Characteristic use of explosive weapons and measures to control their impact There are measures the user can take to adjust the wide area effects of explosive weapons. Competent target analysis and approval procedure, positive target identification, evaluation of the immediate physical environment and the selection of the most accurate and precise weapon available to the user are key factors in reducing collateral harm.

As a general rule, armed forces should possess thorough knowledge of the dynamic effects of the munitions in their inventories and should be able to predict fairly accurately the extent of these effects in open terrain.

However, there is less awareness of the effects of use in built-up areas. This is especially the case with regard to the impact of rebounding blast and sources of secondary fragmentation and debris. Whilst some militaries have the capability to model these hazards, this is far from common and carries limitations in terms of its ability to mimic reality accurately.

Observing the devastation in the majority of cases studied where explosive weapons were used in populated areas, it appears that the critical assessments of the probable damage to civilians and civilian infrastructure prior to their use was inadequate or recommendations generated by such assessments were not followed, resulting in substantial collateral damage.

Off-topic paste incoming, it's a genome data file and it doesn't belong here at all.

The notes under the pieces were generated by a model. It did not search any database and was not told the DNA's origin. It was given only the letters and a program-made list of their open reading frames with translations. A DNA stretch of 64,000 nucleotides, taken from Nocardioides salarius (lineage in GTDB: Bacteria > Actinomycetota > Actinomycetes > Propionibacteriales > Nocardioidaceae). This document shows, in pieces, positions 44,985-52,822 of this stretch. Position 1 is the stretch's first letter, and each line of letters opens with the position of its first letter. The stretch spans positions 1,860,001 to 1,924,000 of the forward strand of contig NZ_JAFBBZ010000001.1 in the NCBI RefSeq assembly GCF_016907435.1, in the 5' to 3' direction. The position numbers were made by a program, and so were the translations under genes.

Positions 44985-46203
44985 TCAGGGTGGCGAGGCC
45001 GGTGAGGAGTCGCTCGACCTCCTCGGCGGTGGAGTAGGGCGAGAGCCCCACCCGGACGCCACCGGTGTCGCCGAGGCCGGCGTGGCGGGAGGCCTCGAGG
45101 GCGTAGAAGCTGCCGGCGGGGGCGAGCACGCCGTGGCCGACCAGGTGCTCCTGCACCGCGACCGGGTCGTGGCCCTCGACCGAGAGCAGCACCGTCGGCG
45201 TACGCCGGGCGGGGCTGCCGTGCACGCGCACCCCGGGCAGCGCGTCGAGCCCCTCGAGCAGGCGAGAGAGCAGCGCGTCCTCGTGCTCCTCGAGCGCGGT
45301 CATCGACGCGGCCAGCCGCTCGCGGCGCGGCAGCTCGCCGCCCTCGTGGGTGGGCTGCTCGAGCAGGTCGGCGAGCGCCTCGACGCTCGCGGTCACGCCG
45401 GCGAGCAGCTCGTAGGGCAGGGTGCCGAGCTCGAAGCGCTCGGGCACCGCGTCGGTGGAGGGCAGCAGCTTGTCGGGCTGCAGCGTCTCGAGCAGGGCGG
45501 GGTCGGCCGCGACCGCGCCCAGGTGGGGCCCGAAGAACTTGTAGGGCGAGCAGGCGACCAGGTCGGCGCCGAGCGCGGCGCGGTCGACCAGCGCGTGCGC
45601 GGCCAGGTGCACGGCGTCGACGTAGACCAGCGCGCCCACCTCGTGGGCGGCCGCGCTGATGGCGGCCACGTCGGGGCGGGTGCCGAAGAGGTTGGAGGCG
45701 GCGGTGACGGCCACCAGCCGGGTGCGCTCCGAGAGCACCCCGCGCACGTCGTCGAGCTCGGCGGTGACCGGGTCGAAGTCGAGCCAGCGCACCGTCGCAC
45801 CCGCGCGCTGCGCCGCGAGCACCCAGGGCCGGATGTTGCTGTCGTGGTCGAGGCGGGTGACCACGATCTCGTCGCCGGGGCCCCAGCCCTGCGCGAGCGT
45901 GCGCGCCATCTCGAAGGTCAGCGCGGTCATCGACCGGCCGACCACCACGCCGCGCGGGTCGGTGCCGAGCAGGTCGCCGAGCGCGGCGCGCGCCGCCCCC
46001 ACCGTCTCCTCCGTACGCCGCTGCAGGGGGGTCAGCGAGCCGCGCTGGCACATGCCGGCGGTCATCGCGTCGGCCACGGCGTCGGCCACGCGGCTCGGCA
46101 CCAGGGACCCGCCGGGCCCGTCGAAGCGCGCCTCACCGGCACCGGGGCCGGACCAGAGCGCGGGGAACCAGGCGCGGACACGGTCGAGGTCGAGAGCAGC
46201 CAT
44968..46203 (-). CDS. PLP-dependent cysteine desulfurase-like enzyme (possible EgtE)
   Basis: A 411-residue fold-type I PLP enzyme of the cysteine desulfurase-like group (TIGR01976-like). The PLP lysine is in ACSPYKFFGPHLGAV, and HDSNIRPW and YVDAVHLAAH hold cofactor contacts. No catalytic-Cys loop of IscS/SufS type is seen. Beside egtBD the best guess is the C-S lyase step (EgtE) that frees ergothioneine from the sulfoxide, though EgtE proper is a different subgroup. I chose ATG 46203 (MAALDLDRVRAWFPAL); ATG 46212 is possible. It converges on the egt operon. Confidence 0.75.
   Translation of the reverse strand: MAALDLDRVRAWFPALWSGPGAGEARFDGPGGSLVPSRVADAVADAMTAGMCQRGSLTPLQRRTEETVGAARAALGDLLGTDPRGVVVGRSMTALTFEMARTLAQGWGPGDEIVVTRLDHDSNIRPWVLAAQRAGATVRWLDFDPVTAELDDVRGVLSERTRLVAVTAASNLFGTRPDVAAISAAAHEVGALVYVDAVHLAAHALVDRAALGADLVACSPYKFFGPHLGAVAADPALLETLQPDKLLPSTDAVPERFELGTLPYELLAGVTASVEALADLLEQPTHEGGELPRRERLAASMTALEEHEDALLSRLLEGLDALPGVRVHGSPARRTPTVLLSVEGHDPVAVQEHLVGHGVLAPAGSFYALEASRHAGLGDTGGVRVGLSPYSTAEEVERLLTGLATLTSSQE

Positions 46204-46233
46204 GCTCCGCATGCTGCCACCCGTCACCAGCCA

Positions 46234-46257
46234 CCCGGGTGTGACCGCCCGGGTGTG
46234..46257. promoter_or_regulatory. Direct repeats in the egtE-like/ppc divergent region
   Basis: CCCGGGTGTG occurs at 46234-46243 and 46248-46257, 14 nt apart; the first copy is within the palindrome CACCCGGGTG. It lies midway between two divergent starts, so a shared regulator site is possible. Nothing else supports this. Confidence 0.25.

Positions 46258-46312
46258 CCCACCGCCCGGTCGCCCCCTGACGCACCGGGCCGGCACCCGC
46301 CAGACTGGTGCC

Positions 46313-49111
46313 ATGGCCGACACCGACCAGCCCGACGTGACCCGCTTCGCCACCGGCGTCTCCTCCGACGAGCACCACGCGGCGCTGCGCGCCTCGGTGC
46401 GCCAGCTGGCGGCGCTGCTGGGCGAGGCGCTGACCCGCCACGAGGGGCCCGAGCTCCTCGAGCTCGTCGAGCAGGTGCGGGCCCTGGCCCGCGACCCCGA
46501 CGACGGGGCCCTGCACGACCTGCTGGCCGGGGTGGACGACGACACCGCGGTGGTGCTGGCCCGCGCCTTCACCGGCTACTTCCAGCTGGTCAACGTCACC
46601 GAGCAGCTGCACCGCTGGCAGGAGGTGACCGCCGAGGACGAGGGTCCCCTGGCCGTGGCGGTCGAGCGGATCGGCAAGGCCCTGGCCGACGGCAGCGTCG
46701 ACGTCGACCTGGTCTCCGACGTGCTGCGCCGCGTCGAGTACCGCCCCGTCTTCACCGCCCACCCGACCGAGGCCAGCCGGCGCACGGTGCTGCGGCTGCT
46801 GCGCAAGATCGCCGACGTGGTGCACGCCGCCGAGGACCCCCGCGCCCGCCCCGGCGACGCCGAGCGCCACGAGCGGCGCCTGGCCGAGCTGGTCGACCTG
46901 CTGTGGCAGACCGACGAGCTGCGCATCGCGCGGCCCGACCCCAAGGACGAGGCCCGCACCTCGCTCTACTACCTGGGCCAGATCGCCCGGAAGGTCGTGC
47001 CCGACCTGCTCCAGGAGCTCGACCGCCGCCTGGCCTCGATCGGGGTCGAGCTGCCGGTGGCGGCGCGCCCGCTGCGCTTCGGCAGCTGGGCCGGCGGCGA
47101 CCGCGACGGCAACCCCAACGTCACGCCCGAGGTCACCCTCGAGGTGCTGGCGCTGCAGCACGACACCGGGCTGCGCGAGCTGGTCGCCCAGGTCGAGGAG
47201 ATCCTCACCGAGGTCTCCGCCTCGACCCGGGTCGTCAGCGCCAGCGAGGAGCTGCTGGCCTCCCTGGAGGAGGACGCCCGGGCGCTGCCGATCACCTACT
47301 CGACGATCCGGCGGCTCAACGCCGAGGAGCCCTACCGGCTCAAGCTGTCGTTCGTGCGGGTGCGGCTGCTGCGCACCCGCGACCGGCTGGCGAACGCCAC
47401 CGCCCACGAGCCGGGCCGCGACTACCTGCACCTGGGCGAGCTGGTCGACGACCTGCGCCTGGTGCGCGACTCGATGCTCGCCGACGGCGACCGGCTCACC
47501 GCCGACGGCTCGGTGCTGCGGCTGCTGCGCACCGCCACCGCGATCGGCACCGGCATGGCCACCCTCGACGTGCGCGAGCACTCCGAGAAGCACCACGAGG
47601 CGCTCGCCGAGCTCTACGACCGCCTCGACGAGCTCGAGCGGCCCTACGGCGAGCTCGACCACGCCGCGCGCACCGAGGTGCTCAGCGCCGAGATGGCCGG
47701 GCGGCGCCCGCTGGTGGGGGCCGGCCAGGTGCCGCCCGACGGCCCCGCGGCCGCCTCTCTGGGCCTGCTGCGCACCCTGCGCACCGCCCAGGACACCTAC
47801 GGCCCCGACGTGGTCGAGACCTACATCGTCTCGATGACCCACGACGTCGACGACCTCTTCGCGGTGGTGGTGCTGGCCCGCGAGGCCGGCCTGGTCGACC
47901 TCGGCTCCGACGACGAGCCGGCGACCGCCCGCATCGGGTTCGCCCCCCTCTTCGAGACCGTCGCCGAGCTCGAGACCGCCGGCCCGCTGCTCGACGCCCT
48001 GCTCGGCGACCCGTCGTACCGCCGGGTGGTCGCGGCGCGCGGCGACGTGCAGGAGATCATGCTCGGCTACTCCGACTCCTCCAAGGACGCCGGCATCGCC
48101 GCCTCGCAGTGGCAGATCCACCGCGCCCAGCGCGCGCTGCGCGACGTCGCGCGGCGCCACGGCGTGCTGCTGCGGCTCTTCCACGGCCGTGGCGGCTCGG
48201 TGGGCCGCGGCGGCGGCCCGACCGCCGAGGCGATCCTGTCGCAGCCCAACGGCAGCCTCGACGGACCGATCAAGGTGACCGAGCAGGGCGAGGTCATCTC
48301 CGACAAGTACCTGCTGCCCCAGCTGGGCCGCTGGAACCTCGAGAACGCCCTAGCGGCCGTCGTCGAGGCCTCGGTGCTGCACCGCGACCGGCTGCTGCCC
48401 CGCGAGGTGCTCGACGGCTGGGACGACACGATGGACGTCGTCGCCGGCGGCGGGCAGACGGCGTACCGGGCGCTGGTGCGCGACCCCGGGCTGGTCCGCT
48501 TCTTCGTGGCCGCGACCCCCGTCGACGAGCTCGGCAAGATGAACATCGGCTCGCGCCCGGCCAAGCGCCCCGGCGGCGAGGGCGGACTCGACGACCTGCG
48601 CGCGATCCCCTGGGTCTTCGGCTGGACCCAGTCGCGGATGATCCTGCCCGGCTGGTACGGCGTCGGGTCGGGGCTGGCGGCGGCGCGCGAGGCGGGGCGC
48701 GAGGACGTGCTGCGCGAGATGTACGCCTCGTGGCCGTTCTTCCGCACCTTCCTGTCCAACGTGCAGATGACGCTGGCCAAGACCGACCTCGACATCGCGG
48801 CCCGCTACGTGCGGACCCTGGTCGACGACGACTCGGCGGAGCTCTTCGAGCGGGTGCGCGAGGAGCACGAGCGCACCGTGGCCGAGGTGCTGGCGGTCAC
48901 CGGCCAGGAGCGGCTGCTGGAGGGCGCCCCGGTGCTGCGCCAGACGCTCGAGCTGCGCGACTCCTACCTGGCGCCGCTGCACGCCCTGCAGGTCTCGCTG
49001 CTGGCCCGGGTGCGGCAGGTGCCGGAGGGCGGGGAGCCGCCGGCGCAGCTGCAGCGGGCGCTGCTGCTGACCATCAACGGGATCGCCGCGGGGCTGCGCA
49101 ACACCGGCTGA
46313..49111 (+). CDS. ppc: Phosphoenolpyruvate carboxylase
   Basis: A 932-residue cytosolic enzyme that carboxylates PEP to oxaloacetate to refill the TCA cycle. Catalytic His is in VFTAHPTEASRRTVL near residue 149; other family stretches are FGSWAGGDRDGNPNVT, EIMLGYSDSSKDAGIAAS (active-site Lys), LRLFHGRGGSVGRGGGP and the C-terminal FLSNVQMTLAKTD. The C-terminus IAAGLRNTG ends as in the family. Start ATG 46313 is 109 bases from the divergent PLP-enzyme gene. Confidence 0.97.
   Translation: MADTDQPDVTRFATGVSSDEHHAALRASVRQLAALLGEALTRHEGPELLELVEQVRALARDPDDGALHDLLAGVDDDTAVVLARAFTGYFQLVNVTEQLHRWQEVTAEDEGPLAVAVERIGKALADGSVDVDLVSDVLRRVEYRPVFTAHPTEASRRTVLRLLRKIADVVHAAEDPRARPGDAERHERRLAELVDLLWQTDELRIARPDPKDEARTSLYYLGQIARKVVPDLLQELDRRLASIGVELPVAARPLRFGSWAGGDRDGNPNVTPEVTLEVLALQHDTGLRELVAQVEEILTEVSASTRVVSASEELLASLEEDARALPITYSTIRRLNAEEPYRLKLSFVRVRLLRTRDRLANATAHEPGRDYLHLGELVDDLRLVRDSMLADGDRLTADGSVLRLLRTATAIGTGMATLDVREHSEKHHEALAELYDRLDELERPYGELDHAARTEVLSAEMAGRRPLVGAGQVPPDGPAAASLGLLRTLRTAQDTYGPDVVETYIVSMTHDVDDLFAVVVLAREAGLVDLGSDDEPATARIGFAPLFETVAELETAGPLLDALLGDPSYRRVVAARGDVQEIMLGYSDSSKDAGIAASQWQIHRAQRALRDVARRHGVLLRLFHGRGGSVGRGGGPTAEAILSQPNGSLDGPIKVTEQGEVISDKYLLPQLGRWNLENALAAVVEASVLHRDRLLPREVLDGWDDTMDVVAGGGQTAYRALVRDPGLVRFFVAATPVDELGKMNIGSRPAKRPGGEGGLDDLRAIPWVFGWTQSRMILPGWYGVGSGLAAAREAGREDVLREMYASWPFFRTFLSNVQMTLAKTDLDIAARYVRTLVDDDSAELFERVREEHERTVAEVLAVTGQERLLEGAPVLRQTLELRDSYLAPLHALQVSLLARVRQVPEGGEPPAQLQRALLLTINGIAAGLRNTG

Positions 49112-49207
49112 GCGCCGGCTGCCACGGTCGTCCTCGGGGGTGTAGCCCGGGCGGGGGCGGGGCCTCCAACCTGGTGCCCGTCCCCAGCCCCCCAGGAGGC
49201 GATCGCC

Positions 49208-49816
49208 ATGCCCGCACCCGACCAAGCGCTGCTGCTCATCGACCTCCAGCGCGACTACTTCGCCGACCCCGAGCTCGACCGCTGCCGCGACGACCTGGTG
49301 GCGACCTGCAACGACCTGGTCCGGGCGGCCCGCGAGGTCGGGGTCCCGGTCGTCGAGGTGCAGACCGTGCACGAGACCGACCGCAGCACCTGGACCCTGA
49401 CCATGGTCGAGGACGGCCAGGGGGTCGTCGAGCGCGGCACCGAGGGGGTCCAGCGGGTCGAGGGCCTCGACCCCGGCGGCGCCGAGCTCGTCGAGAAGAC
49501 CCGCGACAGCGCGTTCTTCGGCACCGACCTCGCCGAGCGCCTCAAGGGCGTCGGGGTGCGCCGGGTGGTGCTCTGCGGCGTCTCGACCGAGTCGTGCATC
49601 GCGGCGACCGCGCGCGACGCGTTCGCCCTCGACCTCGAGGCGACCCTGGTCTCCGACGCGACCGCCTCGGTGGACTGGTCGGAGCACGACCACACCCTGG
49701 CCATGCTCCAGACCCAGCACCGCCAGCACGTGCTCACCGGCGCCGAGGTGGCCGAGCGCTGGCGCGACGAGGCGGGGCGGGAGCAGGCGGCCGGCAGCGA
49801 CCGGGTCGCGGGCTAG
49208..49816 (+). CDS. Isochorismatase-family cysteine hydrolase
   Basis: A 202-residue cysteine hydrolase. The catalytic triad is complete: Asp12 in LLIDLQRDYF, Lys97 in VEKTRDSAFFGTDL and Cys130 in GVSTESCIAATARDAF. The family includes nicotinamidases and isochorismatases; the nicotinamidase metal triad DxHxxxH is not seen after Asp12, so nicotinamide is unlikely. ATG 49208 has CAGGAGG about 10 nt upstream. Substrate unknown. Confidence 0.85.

Still, the use and acquisition of munitions may be changing in response to the challenges of using EWIPA. These developments imply increasing awareness of the substantial area effects of explosive weapons and may also suggest a gradual change in military doctrine concerning good tactical use of air-launched weapons, testifying to attempts better to control and reduce wide area effects by providing more appropriate tools in support of targeting policies see Weapon-Target Matching p.

The key findings of the research project are presented in the section Findings and Conclusion and exemplified in Effects Analysis, with further evidence and examples in the five explosive weapon studies Annexes A to E.to 1,word section for your business model and strategic plan in which you add your strategies and tactics to implement and realize your objectives, measures, and targets.

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The FIFA World Cup was the 21st FIFA World Cup, an international football tournament contested by the men's national teams of the member associations of FIFA once every four years. It took place in Russia from 14 June to 15 July It was the first World Cup to be held in Eastern Europe, and the 11th time that it had been held in Europe.

At an estimated cost of over $ billion, it. The Geneva International Centre for Humanitarian Demining (GICHD) is an expert organisation working to reduce the impact of mines, cluster munitions and other explosive hazards in the world, in close partnership with states, the UN and other human security actors.